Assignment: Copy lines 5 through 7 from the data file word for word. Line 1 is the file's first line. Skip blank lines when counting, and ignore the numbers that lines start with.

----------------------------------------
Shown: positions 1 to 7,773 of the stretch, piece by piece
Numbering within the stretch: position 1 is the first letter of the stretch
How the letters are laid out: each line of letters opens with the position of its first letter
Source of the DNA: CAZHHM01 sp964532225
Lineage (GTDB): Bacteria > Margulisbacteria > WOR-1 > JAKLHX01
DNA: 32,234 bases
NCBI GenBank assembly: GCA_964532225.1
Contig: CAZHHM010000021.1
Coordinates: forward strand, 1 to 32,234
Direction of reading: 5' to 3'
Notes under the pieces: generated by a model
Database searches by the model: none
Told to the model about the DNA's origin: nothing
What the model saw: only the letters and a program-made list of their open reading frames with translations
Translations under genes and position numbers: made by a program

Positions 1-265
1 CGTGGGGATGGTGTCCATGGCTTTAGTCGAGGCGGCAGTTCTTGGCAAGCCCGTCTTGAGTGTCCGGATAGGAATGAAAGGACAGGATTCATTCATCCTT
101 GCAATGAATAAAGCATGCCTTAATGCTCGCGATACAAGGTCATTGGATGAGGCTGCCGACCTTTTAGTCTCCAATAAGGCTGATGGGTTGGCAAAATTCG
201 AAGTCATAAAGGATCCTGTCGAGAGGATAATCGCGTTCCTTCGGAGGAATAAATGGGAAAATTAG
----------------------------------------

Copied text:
Lineage (GTDB): Bacteria > Margulisbacteria > WOR-1 > JAKLHX01
DNA: 32,234 bases
NCBI GenBank assembly: GCA_964532225.1